The market was almost chaotic, but perfectly orchestrated.  By far the loudest place I’ve found in Tokyo, people shout and little three-wheeled motorized carts speed by (seriously, they are fast), but everyone is respectful and no one crashes and everything moves together in unison.  It was really amazing and beautiful to watch, despite the glassy eyeballs staring up at me from the styrofoam.

Then we found the tuna.  Tuna is a big deal in Japan, and once I saw them at Tsukiji I understood why.  I was mesmerized by them.  They are as big as me and flash frozen, so the giant fish literally look like ghosts.  They’re stacked on palettes, driven around by carts, sent through table saws, and hacked up for sale.  Their insides have a deep red color unlike any other fish in the market (they’re warm blooded!), and create a dramatic contrast to the other fish in mostly whites and grays.  A slab of tuna looks like a juicy t-bone steak, and could cost you $50 or more.  I watched the bright white and red tuna parts being carted around the market and was incredibly moved.  I actually felt haunted by them.

After learning that bluefin tuna is seriously endangered, Dan and I have tried to stop eating it, a difficult undertaking while living in Japan.  I’m still not quite sure what I was feeling at Tsukiji, I suppose simultaneous awe and heartbreak.  It is a very weird feeling, and I remain conflicted.  Tsukiji is an amazing place to experience, but part of what makes it so is exactly the thing it hurts.

In case any readers wander upon this post and want to visit Tsukiji, the closest subway station is Tsukiji-Shijo on the Odeo line, though it seems the Tsukiji stop on the Hibiya line works as well.  If you want to make it in time for the fish auctions at 5 am, you’ll have to take a taxi or walk.

Also, if you’d like more information on the peril of the bluefin tuna, there’s a hefty yet worthwhile article here.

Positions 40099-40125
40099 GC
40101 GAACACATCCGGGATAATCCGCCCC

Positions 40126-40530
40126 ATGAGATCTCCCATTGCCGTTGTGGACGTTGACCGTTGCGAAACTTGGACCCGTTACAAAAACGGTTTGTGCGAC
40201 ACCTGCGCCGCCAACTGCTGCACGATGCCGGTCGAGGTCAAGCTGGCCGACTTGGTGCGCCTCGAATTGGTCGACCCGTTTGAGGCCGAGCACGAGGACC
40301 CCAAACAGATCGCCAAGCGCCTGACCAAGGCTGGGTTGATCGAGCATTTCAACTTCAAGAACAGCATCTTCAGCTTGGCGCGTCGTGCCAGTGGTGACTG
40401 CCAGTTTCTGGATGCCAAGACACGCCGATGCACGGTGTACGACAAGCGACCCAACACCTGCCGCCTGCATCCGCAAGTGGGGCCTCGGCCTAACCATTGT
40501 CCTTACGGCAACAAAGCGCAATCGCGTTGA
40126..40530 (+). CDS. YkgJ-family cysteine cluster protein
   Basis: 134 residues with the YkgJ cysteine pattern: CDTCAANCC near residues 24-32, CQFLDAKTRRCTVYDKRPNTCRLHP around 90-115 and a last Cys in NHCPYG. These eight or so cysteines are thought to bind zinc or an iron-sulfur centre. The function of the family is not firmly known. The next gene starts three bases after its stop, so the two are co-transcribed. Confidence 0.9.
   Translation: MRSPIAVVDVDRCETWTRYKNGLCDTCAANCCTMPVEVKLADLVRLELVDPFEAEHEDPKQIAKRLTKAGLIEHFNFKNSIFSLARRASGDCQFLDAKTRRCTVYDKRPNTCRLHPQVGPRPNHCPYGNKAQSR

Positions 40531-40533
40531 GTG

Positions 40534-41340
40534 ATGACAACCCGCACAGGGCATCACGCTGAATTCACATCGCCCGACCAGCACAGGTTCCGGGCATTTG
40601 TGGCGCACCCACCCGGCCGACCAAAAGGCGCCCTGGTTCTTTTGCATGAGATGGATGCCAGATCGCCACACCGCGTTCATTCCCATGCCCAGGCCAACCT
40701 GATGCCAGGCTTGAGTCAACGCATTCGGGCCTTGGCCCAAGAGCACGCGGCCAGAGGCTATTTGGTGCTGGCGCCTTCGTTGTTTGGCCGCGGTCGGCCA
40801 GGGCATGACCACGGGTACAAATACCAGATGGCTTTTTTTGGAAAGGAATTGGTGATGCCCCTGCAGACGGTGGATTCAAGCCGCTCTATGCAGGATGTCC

Tea for Three

We have a friend in town for a visit, which has been a great excuse to check out some of the guidebook sites we haven’t yet seen.

Hama Rikyū Teien is within walking distance of our current apartment, and is a pleasant diversion from Tokyo’s humid June weather.  Now a public garden, the area was owned by a feudal lord during the Edo period (1603 to 1868) and served as duck hunting grounds for the shogunate.  It opened to the public in 1946, and includes a flower field with blooms for every season, a saltwater tidal pond with floating tea house, and a 300-year-old pine tree.

While we wandered through the gardens, we came across a bride and groom in traditional kimono having their pictures taken.  It was amazing to think that we were in the center of the city.

Matcha (Japanese green tea) and sweets in the tea house were our aim, so we wandered over the bridge and inside for some welcome shade.

Tea was served in the style of a traditional Japanese tea ceremony, which I hadn’t yet tried for fear I would make an offensive mistake.  The casual atmosphere of the tea house was a great place to try it for the first time.  As we sat on our knees on the tatami mat, kind women in kimono smiled, brought out our tea, and then slipped us each a cheat sheet.

Sweets are eaten first, placed with the paper in your left hand while you use the wooden skewer in your right to swiftly cut it into pieces.  It was just the right amount of sweet.  Then on to the matcha.  Place the bowl in left hand, then turn it clockwise 3 times, so to display the fancy design of your bowl outward.  Three sips is all you get, leaving as little foam as possible.  A slurp is always polite.

I was a little worried I was going to scald my tongue, but by the time I got to my tea it was just the right temperature. I should have known — a few centuries of practice, and the Japanese have their tea to perfection.